Road Trip Day 13: Flatulence in Paradise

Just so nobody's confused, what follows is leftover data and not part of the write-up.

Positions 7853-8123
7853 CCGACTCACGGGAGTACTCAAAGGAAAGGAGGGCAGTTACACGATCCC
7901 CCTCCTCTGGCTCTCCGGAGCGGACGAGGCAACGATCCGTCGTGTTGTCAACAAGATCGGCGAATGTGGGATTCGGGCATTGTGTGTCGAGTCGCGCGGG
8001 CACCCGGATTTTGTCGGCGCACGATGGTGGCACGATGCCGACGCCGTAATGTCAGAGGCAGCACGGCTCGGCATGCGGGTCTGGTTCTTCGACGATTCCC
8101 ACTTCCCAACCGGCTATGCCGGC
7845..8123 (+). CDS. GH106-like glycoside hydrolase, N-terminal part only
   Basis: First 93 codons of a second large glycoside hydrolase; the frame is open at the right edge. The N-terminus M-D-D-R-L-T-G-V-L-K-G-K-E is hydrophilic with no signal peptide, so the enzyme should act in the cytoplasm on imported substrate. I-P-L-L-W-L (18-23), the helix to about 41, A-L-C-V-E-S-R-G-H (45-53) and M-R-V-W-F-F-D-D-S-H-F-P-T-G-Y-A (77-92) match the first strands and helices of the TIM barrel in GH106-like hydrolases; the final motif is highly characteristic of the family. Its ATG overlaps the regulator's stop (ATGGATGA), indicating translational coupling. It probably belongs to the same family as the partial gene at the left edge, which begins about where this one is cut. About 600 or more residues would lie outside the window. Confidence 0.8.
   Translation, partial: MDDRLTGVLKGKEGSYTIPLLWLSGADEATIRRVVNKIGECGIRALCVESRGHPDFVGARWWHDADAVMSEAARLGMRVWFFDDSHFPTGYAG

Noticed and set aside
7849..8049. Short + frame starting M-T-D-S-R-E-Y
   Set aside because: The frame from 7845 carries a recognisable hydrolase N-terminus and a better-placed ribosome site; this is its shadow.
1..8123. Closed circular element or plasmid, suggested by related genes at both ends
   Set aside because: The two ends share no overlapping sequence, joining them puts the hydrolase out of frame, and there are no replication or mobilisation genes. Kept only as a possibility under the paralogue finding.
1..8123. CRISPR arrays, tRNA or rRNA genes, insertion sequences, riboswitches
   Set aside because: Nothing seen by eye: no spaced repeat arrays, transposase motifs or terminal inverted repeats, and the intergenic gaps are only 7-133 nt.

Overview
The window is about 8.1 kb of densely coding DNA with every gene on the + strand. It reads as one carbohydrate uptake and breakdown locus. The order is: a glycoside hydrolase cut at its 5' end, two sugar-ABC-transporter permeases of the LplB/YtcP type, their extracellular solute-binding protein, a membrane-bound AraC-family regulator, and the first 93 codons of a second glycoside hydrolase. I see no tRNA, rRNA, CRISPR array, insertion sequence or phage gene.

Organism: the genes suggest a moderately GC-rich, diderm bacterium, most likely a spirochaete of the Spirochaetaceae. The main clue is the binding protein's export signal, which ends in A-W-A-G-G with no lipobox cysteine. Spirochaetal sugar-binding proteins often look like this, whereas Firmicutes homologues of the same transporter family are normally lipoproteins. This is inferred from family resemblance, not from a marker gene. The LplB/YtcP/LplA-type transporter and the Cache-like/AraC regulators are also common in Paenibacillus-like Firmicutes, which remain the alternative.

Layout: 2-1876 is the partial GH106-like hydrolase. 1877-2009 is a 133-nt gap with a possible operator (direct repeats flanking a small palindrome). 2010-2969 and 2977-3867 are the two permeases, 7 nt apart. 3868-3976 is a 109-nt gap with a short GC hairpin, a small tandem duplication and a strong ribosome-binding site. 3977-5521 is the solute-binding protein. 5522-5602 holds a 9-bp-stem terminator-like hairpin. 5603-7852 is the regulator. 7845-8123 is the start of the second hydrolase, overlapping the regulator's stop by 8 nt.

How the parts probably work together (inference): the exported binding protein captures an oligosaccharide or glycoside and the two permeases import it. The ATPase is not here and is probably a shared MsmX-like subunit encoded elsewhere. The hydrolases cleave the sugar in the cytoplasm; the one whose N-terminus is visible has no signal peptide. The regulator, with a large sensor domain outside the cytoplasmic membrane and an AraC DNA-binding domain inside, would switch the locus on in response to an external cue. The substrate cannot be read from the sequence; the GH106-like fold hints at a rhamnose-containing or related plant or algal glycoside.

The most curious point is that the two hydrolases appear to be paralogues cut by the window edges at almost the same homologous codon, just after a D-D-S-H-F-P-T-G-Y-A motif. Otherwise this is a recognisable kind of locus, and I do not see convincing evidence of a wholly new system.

We hit our first bump in the road trip yesterday: my son Alex came down with a head-ache, a stomach-ache, some body-aches and a fever . . . but Alta, Wyoming is an especially scenic place to convalesce (I can't stress this enough, The Grand Targhee Lodge is literally paradise in the summer: great hiking, cheap rates, laid back vibe, incredible weather, etc. etc. . . . but I'm sure this is true for just about any ski resort in the Rockies in the off-season, long ago, my wife and I had similar experiences at Breckenridge and Beaver Creek in Colorado); anyway, my wife was nice enough to drive Alex down to Driggs, Idaho so Alex could get some meds (it probably wasn't just kindness, my wife knows that I'm not assertive enough with doctors and she wanted to be certain that Alex got some meds); this bump in the road trip actually afforded us a break in the routine, which was kind of nice (despite Alex's pestilent flatulence, which had the remarkable ability to completely overpower the paradisiacally crisp and dry mountain air) because Ian and Catherine got to take the chairlift to the top of Fred's Mountain and take a hike with a naturalist (great photos on Captions of Cat) while Alex slept and I read about Yellowstone Park, and then Alex, Ian, and I watched the Argentina/Netherlands game while Cat took the lift up the mountain again and hiked the Bannock Trail, a long meandering trail down the spine of Fred's Mountain, which she called "the most beautiful hike of her life" and this convinced me that I should go up there and hike down as well -- and I had plenty of pent up energy from watching the game (which went to anxiety inducing PK's . . . go Argentina! . . . I chose them to win it all in our family soccer pool) but I decided that instead of taking the chairlift up, I would hike to the top of the mountain-- and this was partly because I had a lot of energy and partly because I was too cheap to buy a lift ticket and partly because I was too scared to use my wife's lift ticket even though my wife said there was no way the "granola guy" working the lift was going to deny me . . . but I was too tired to think on my feet if there was a confrontation-- even though my wife provided me an answer as to what to say if the granola guy with the scanner said anything-- plus, I wanted to conquer the mountain without the aid of a funicular, and so up I went, and within moments, I was lost, but a friendly employee using a backhoe to build a banked downhill mountain bike turn showed me the fastest way to the top, which was an insanely steep service road-- but despite the lack of oxygen, I made it up-- and at the top, which is nearly 10,000 feet, the air was fresh and clean, without a trace of my son's noxious viral gas, and you could see all the Tetons (from the backside! if you know what tetons means in French, then you'll find that especially dirty) and there were snow banks on the mountains and majestic pine trees and birds and butterflies and marmots and prairie dogs, and a 360 panorama of the Targhee National Forest in the valley below, but by the time I got back down to the bottom, every part of my body hurt, and I could barely walk up a flight of stairs . . . but Alex was feeling much better, and this wasn't the kid of hike you could take the kids on, way too long and dangerous, so perhaps his sickness was somethign of a blessing for both Cat and I, who have done a lot of family time in the last week and a half . . . and I'm sorry, but I don't have a resolution to this sentence . . . I don't know if Alex is completely over his illness, and I don't know if I'm going to wake up tomorrow and be completely incapacitated from hiking nearly seven miles at altitude in a little over two hours (that's right, I'm the master of the humblebrag) but like it or not, I will keep you posted.